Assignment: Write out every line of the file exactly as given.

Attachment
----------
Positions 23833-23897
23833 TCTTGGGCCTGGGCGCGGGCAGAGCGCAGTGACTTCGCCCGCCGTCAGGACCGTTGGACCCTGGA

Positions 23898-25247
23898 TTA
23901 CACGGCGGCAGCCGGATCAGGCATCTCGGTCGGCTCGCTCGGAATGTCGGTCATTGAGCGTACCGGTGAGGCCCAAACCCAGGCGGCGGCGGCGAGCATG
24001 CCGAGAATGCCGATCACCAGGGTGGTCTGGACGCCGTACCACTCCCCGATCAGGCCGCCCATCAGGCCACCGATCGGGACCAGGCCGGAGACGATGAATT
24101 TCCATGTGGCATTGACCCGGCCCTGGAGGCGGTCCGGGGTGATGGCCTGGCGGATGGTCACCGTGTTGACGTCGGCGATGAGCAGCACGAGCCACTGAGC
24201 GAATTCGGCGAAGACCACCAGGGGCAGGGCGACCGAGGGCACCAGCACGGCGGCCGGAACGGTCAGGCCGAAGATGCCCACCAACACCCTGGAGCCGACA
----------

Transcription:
Positions 23833-23897
23833 TCTTGGGCCTGGGCGCGGGCAGAGCGCAGTGACTTCGCCCGCCGTCAGGACCGTTGGACCCTGGA

Positions 23898-25247
23898 TTA
23901 CACGGCGGCAGCCGGATCAGGCATCTCGGTCGGCTCGCTCGGAATGTCGGTCATTGAGCGTACCGGTGAGGCCCAAACCCAGGCGGCGGCGGCGAGCATG
24001 CCGAGAATGCCGATCACCAGGGTGGTCTGGACGCCGTACCACTCCCCGATCAGGCCGCCCATCAGGCCACCGATCGGGACCAGGCCGGAGACGATGAATT
24101 TCCATGTGGCATTGACCCGGCCCTGGAGGCGGTCCGGGGTGATGGCCTGGCGGATGGTCACCGTGTTGACGTCGGCGATGAGCAGCACGAGCCACTGAGC
24201 GAATTCGGCGAAGACCACCAGGGGCAGGGCGACCGAGGGCACCAGCACGGCGGCCGGAACGGTCAGGCCGAAGATGCCCACCAACACCCTGGAGCCGACA